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ZippyDSMlee
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[QUOTE]State of the Art
Paying More for a Printer, but Less for Ink

By DAVID POGUE
Published: May 17, 2007

In some ways, the world of electronics is a great big game of Us vs. Them, filled with imbalances of power that the little people can’t do anything about. Through learned helplessness, we’ve come to accept that the gadget we buy today will be passé in a year — period. Calling technical support is going to be a nightmare — tough rocks. Buying cartridges for an inkjet printer will cost twice as much as the printer itself — each year.

The Kodak 5300 printer ($200) has a color screen and memory-card slots, so you can print your camera’s photos without a computer.

But a couple of weeks ago, a funny thing happened: Kodak decided to get into the inkjet printer business for the first time (not counting a joint venture with Lexmark a few years ago). And to drive the point home, Kodak decided to turn the razor-blades model of printers and cartridges on its head. Kodak’s printers cost a little more — but the ink, according to Kodak, costs half as much as Hewlett-Packard’s.

The first three Kodak models are all-in-one machines — that is, combination printer/scanner/copiers. They’re good-looking, cleanly designed machines that work with both Mac and Windows.

The base model is called the 5100 ($150); the 5300 ($200) adds a color screen and memory-card slots, so you can print your camera photos without a computer. And the 5500 ($300) adds faxing, a document feeder and double-sided printing. All of these machines contain the same printing guts and accept the same cartridges.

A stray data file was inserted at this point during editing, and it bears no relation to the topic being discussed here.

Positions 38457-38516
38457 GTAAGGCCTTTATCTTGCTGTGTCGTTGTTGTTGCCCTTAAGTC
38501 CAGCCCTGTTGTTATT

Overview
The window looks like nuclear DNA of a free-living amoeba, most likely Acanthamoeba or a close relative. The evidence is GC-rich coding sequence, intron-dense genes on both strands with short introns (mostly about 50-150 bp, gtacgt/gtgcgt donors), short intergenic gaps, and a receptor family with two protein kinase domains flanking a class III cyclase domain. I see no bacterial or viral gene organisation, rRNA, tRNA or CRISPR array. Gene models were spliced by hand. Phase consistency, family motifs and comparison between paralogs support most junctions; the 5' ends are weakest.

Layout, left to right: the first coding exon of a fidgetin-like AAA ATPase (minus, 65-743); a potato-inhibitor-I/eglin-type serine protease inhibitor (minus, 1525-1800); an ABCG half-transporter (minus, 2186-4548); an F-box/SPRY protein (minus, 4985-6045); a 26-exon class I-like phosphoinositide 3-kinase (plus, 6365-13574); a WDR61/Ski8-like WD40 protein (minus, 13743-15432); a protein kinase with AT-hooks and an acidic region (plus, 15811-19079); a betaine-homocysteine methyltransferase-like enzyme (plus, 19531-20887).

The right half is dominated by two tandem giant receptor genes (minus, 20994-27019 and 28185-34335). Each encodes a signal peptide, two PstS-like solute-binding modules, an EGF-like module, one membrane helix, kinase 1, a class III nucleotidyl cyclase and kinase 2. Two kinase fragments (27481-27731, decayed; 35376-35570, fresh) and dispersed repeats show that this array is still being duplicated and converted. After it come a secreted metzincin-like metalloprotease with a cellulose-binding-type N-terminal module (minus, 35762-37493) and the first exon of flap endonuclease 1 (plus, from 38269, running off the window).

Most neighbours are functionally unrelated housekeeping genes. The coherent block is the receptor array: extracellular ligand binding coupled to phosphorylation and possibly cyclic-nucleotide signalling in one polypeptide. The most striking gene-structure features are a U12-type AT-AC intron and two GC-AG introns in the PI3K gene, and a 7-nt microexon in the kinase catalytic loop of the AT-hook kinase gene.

These machines print beautiful glossy photos relatively quickly: a borderless 4-by-6 print pops out in about 55 seconds.

That’s not as fast as rival models (some manage a 4-by-6 in 32 seconds), but there’s a big difference: Kodak’s machines accept so-called pigment inks. They take longer to dry, but they also take longer to fade — as in 90 years, even when exposed to the air. The dye-based inks in most inkjets begin to fade away in as little as one year. In other words, if you’re willing to wait 20 more seconds to print a photo, you might gain 89 years of viewing pleasure.

On plain paper, printouts generally look sharp and bright, but occasionally appear slightly faded or have faint bands across broad areas of color.

But quality, schmality: let’s talk ink. Could it be true that Kodak charges half as much for the same ink?

Getting to the bottom of this question is like trying to calculate the interest on the penalties for late payment of the alternative minimum tax on nonfarm income. It’s extremely complicated.

Hewlett-Packard asserts that Kodak’s tests are flawed; for example, it says Kodak didn’t use the recommended paper when testing one of H.P.’s printers. Kodak responds that H.P. will say just about anything to protect its cash cow.

As evidence, Kodak points to the H.P. news release that landed shortly after Kodak’s new strategy was announced. H.P. was announcing a new ink-pricing strategy.